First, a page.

Mesenchymal Stem Cells (MSC) can morph into a number of different tissues and thus is proving a natural protector, healer and antibiotic maker according to researchers at Case Western Reserve University. Mesenchymal stem cells have been much lauded in Regenerative Medicine as the key to growing new organs to replace those damaged or destroyed by violence or disease. Additionally scientists who have been manipulating the cells to build replacement parts have been finding the cells are strong solutions to a growing list of medical conditions.
Researchers around the world have been using the cells in a broad range of preclinical animal models of disease and injury and in human clinical trials during the last decade.
By injecting MSCs into damaged tissue or infusing them into the blood stream, the therapy appears to have muted damage or cured such diverse conditions and disorders as acute heart attack, stroke, kidney failure, tendonitis, juvenile diabetes, radiation syndrome, arthritis, amyotrophic lateral syndrome, burns, wounds and more. Most of the research has been done using cells from bone marrow, but results using cells extracted from fat, umbilical cord and muscle have shown similar if not identical potential.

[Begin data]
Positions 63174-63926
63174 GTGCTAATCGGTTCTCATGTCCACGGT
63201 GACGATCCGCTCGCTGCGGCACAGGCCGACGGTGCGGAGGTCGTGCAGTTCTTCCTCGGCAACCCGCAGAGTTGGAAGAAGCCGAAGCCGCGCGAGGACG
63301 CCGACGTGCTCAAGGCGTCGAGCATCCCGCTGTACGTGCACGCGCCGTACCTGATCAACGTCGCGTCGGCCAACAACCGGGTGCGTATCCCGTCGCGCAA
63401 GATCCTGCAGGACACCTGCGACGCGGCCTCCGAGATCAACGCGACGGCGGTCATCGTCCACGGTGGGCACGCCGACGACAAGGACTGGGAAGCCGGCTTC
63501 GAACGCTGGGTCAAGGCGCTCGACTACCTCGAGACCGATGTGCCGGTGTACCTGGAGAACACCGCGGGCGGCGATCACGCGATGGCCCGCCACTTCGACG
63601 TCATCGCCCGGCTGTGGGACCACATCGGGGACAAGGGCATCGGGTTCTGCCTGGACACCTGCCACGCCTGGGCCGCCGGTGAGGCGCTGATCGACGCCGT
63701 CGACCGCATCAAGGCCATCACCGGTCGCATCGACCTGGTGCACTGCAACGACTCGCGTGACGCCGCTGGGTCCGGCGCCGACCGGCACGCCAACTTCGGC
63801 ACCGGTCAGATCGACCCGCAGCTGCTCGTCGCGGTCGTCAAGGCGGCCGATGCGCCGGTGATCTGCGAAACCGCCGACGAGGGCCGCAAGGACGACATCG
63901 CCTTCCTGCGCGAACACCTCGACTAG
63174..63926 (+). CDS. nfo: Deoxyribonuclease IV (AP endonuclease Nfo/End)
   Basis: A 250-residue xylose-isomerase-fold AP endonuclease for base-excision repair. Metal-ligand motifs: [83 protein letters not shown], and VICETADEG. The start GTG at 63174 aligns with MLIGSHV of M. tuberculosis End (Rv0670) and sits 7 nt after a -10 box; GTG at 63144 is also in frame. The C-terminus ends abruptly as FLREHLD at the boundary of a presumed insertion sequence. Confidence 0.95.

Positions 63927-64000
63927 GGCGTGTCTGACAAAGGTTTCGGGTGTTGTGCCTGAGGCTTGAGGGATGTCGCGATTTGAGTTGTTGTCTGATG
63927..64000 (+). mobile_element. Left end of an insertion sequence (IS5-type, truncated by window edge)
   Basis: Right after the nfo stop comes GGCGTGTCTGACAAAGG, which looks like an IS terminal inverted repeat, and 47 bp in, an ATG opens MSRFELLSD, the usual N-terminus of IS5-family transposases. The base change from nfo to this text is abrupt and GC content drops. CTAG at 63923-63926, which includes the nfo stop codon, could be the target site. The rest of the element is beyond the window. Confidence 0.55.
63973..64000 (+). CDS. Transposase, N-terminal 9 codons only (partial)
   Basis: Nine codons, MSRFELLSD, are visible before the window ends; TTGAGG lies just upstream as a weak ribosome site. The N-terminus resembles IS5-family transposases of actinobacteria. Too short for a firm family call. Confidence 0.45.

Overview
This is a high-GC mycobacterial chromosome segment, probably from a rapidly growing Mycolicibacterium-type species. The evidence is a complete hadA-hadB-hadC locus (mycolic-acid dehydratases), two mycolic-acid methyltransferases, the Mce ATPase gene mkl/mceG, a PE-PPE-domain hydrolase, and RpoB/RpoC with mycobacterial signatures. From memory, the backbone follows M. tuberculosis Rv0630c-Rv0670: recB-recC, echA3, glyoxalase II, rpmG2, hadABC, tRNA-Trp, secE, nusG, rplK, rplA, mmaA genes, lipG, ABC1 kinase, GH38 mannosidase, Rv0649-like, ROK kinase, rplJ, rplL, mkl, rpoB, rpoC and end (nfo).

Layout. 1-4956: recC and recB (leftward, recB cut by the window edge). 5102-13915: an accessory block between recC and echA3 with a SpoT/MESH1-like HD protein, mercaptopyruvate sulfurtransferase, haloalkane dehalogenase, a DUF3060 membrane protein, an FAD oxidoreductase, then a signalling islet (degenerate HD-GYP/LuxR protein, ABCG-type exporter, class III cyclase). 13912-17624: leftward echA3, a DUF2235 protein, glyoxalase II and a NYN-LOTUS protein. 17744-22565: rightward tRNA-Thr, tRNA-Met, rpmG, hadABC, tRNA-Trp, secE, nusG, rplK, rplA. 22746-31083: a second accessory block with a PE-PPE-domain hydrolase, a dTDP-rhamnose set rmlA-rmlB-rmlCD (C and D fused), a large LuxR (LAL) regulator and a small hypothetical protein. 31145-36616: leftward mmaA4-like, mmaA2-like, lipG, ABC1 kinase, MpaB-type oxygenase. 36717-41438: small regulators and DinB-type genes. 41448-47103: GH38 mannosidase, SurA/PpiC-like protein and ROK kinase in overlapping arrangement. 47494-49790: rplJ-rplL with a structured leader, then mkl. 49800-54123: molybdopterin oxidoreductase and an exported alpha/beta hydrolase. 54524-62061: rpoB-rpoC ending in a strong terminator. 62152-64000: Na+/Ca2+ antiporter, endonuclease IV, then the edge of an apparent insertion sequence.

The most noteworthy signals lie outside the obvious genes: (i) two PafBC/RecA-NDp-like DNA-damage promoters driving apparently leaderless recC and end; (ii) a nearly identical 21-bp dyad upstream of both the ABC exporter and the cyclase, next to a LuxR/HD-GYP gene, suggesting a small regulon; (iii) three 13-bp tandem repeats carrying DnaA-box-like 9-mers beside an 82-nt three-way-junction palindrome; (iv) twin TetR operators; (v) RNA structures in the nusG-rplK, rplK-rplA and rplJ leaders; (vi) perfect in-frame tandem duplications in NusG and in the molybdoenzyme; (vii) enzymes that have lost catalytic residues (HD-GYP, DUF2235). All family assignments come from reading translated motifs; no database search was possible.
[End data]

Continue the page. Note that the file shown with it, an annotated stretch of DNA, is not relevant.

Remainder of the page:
The paper discusses existing evidence that leads them to propose that during local injury, MSCs are released from their perivascular location, become activated, and establish a regenerative microenvironment by secreting bioactive molecules and regulating the local immune response.
The Mesenchymal Stem Cell, “is a drugstore that functions at the local site of injury to provide all the medicine that site requires for its successful regeneration,” said Arnold Caplan, professor of biology at Case Western Reserve, and lead author of the paper.
The MSC: An Injury Drugstore
Arnold I. Caplan, and Diego Correa
Cell Stem Cell, Volume 9, Issue 1, 8 July 2011, Pages 11-15. Available online 7 July 2011.